Published Nov 06, 2016 11:53am

The Sindhi language has a Baghdadi connection, but it needs more research

Sindhi has remained  dominant in the Sindh region despite the presence of powerful languages like Persian and Arabic in the past -  Photograph by Khalid Mahmood
Sindhi has remained dominant in the Sindh region despite the presence of powerful languages like Persian and Arabic in the past - Photograph by Khalid Mahmood

KARACHI: There is historical evidence about the prowess of the Sindhi language, as even when Sindh had been conquered by the Arabs, its language did not lose its potential to remain dominant in a society where powerful languages like Arabic and Persian were in vogue, said historian, writer and politician Dr Hamida Khuhro at a session of the Sindh Literature Festival (SLF) on Saturday.

The session was though specified to focus on Sindh’s history during the British Raj, Dr Khuhro delved into the subject deeply during a conversation with Dr Ayoub Shaikh who was moderating the proceedings.

She invited researchers to investigate the trails of Sindhi language spoken in Baghdad over a millennium back. “Historical evidences are there proving that Sindhi was a familiar language in Baghdad — the then seat of the Abbasid caliphate — between 8th and 12th centuries (CE), [but] what happened after that?” she questioned and asked researchers to plumb through the subject, with the emphasis on the then structure of Sindhi language with phonetics etcetera and its standard script.

“Historical evidences are there proving that Sindhi was a familiar language in Baghdad — the then seat of the Abbasid caliphate — between 8th and 12th centuries (CE), [but] what happened after that?” asked Dr Hamida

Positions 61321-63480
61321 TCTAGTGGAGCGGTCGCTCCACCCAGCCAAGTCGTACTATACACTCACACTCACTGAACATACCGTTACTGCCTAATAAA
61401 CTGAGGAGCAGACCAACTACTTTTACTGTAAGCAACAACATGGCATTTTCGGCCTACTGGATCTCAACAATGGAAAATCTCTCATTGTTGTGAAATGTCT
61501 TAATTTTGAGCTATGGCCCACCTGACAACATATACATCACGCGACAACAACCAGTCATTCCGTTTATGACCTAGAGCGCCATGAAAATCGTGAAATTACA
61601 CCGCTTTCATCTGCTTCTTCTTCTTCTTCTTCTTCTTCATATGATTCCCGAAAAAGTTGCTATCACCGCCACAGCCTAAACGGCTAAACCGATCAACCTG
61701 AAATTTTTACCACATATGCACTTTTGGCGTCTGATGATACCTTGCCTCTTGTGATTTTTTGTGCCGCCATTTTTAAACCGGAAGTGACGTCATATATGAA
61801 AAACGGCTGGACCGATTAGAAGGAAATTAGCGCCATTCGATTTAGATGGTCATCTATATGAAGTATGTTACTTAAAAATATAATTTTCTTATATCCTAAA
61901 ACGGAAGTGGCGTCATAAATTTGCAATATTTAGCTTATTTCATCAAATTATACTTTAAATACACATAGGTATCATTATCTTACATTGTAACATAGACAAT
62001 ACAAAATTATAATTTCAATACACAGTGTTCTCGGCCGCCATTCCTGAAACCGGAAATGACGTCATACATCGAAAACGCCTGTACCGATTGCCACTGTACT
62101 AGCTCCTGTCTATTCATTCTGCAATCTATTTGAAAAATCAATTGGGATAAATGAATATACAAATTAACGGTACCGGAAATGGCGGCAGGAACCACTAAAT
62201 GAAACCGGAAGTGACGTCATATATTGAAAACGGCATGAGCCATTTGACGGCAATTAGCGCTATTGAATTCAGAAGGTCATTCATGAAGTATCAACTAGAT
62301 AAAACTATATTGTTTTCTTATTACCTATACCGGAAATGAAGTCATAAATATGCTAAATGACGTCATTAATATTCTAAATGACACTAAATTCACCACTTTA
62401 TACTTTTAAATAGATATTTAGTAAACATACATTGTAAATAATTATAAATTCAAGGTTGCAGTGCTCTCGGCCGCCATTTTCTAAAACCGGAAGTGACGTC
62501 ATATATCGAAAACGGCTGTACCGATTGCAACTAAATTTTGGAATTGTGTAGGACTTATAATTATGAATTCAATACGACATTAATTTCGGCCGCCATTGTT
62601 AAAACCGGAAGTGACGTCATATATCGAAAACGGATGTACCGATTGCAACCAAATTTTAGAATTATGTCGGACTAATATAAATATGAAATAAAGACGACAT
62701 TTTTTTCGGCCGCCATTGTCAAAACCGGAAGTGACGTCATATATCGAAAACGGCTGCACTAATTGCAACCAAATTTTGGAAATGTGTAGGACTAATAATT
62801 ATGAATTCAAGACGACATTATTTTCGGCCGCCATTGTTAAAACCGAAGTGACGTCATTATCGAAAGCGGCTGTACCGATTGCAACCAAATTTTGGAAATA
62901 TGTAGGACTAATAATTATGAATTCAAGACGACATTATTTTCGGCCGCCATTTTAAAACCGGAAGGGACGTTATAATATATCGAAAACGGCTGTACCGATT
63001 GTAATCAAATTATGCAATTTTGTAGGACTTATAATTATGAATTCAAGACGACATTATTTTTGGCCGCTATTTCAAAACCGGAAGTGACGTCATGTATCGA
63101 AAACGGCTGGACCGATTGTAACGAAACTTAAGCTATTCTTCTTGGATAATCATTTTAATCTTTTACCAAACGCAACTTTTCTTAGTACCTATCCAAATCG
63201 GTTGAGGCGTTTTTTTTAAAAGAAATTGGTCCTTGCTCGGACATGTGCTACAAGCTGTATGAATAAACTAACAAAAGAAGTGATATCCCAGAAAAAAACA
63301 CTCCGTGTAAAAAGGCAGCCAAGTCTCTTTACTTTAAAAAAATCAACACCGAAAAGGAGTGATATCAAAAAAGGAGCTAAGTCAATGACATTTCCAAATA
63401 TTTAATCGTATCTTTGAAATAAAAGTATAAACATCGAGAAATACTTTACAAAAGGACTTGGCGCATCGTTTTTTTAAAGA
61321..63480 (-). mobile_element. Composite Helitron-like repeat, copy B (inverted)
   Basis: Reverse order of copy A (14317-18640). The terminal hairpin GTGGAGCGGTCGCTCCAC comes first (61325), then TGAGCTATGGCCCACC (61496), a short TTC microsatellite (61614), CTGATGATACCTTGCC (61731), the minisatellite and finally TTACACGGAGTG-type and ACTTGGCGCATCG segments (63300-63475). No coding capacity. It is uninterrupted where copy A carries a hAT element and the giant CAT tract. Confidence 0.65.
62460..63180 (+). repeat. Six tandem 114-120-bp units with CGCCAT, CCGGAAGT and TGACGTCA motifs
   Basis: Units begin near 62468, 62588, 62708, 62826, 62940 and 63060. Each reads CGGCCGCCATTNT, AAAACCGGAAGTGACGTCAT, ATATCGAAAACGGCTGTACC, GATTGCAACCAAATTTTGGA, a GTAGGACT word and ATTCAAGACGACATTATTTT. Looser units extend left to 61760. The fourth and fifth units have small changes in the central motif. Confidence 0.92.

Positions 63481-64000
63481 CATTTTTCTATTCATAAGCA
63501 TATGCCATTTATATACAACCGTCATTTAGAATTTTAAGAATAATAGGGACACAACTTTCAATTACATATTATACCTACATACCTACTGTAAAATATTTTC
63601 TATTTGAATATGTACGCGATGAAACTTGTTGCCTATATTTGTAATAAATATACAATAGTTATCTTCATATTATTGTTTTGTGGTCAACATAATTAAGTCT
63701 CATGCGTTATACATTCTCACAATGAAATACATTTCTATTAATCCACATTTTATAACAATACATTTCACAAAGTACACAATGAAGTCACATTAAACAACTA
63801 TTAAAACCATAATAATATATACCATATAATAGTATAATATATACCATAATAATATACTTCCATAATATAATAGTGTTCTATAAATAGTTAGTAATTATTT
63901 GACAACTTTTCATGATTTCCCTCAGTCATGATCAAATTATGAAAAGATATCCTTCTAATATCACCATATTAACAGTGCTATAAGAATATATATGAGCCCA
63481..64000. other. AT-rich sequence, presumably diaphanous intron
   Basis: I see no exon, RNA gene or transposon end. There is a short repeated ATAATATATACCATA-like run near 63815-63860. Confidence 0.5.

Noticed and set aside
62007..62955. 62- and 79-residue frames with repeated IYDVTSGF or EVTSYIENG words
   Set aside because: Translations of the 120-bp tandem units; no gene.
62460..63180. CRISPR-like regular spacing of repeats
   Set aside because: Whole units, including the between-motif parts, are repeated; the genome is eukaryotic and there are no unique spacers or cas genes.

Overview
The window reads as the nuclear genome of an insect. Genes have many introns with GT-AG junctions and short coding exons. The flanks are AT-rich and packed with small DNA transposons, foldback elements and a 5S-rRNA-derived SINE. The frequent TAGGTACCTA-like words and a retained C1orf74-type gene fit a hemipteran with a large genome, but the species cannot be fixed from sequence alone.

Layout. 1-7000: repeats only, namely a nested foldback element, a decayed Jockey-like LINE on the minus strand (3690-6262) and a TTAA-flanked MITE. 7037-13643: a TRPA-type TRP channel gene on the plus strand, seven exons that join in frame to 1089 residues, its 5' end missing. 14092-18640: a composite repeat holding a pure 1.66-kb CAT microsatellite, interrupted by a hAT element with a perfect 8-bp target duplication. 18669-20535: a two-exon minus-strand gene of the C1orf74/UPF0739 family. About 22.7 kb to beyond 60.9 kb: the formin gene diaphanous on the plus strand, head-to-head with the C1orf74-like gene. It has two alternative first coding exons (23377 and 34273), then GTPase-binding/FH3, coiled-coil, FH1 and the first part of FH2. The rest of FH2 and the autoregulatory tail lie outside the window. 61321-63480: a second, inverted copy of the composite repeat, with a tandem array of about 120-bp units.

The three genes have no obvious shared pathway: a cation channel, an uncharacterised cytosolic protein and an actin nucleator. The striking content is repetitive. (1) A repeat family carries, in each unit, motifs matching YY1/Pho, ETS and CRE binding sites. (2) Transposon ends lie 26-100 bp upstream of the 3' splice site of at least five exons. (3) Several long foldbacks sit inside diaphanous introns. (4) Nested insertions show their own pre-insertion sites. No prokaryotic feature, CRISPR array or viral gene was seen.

“The researchers also need to explore how influential it was in the seat of the empire which was dominated by the Arabs,” she said. However, for such researches, the first and foremost condition was to learn Arabic, she added.

Dr Khuhro was of the opinion that after the Arabs invaded and conquered Sindh, Hajjaj bin Yusuf, a governor of the Umayyad Empire, who was generally known as strict, ruthless and demanding master, asked Mohammad bin Qasim to treat the people of Sindh with the same procedures as they had specified for their subjects belonging to the People of the Book. “It was Hajjaj bin Yusuf who asked bin Qasim to treat the Sindhis as the People of the Book, which included allowances for temples and pensions for priests,” she said.

However, her claim that bin Yusuf institutionalised tolerance and liberalism in Sindh that stayed alive till date convinced fewer in the audience. The doubt was evident from the loud exclamations which were heard from the crowd.